Baby Talk

It happened again… in yet another church service…. this time it was just as I was setting up a comedic bit in my newest presentation, Truth Be Told… from a Guy Who Makes Stuff Up. One of the funniest lines in the whole presentation, wouldn’t be so funny without the set-up.  The sound came from the back of the room—a baby just discovering her voice decided to try it out with some of the most adorable gibberish I have heard, rivaling anything I have seen on YouTube. The audience heads turn almost in unison to catch a glimpse of the little wonder, and I even heard an audible “awww” from a few in the crowd. (Probably similar to what you feel when you watch this popular YouTube video.)

My inner voice is screaming some not so adorable words at “Her Cuteness.”  I am not a child hater, really I’m not.  But this child just did what is referred to in the acting business as “upstaging”—taking attention away from where it is supposed to be directed. The fact that the noises are adorable makes it even worse than if the baby were crying—at least if she were crying the distraction would irritate everyone, not just me. By adding her unscripted voice to my show, she has taken my audience away from me.  It will be hard to get it back, if the distraction continues without intervention, which is too often the case.

When a child cries out it takes the attention away from the speaker/performer and sometimes at the worst possible times—the punchline of a joke, the most important key line in a scene, or the main point of a sermon. Being on stage you can feel the loss. One minute you have the audience right where you want them and the next minute they’re gone. It is not just babies, it could be someone getting up to go to the bathroom, a cell phone, or a sneeze. Obviously some distractions are inevitable and cannot be avoided—I once had a man have a heart attack in the middle of a performance—but others are easily avoided. I don’t mind children in my audience—in fact I love kids! But when they start to make noise and continue to make noise–then just like a New Year’s resolution… they should be carried out!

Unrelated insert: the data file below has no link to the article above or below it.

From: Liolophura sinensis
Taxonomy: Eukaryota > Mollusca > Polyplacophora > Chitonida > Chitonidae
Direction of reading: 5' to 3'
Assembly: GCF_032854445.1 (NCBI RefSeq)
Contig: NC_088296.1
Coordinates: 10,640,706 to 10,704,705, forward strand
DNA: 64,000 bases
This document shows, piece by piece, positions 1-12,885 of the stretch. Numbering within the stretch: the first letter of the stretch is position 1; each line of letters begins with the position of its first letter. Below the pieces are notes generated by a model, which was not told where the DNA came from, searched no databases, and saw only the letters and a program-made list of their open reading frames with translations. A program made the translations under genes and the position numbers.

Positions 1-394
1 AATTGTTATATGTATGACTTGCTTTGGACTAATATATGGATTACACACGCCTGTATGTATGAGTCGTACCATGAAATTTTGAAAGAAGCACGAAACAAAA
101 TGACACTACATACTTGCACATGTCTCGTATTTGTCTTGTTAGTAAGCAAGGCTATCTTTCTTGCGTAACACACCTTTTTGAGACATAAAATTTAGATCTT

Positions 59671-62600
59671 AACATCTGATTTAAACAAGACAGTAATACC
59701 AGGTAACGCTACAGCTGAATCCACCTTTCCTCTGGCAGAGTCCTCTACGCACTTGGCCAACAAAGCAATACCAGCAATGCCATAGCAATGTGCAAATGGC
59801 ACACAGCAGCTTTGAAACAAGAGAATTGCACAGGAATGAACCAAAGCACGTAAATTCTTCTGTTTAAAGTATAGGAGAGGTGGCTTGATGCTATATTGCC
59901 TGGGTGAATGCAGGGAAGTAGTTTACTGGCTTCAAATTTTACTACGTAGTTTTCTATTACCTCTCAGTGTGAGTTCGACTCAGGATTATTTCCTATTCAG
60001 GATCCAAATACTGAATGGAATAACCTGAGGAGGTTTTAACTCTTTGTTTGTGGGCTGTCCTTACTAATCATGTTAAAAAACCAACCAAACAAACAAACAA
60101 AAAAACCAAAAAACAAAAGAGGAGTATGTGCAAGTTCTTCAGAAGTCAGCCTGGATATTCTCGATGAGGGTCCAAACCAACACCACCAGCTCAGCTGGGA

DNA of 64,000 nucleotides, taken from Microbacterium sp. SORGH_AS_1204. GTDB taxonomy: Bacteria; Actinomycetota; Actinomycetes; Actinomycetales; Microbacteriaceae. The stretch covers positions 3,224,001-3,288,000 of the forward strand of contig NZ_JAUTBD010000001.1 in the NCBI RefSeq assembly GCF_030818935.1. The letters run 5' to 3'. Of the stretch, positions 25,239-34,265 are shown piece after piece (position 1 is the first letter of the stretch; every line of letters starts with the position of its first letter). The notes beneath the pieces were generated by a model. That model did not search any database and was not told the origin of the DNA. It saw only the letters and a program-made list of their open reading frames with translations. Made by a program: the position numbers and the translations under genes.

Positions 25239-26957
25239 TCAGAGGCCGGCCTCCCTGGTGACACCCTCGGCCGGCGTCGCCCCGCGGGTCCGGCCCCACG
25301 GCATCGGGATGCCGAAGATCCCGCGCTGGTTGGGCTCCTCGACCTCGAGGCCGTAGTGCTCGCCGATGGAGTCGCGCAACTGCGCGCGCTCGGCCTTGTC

In the legitimate theater these distractions are not tolerated. An usher will escort the source of the distraction out of the auditorium. In the church we have to be much more forgiving and gracious. I have no control over those instances in my week to week travels, although I do have a standard intro that includes encouraging  parents to take out noisy babies and to tell the audience to turn off their cell phones (See our video No Call To Worship).

I know the arguments: “this is church and this is for family” and “this is how we train up a child to learn appropriate behavior” and “if I can’t have the child with me then I have to miss the service.” I can agree with those arguments…up to a point. I do wish however that people would, just for a moment, put themselves in the performer’s shoes and see it for what it is and does to them.

I am convinced that most people really don’t want to upstage a speaker—but in a church setting we are often afraid to set an expectation or enforce a standard, for fear of offending. However, if people are informed from the start what the expectations are, it can greatly reduce the instances of disruption. Here are a few suggestions on how to accomplish this:

  • Nursery Service – Obvious, of course. But in many churches I think it is presented more as an option rather than the expected thing. Promote the nursery as THE place for the very young to hang out!
  • Designated Seating – If parents insist on having babies and young children with them in the program, have a designated area near a door for them to sit.  Post a sign or instruct ushers to explain that crying or noisy children should be removed from the a auditorium. Even a parent who is sensitive to this issue compounds the problem if they are seated in the middle  or front of the room.  Not only do we have the issue of the crying baby but also the visibility of the parent removing the child in front of most of the audience.  And then there is the issue of them returning to the original seat after the child has been dealt with—an additional distraction!
  • Usher Power– A few years ago we produced a video titled Blessed Usherance (out of circulation), designed to train ushers and greeters for service in the church. We discovered that very few churches actually train ushers and tell them what to do in certain situations.  I have seen the look on so many pastors’ faces when there is a distraction and the pastor is desperately wishing and praying that an usher would handle it.  Empower the usher with the authority to go to the source of the distraction and politely offer to help them out of the room.  Believe me—95% of the audience is wishing for the same thing!

To be in front of an audience as a actor, teacher, preacher or singer is a hard enough job. Taking steps to minimize distractions will make a better performance/worship experience for everyone!

Do you have a story to tell about being upstaged?  Have a tip you can share to help prevent these things from happening?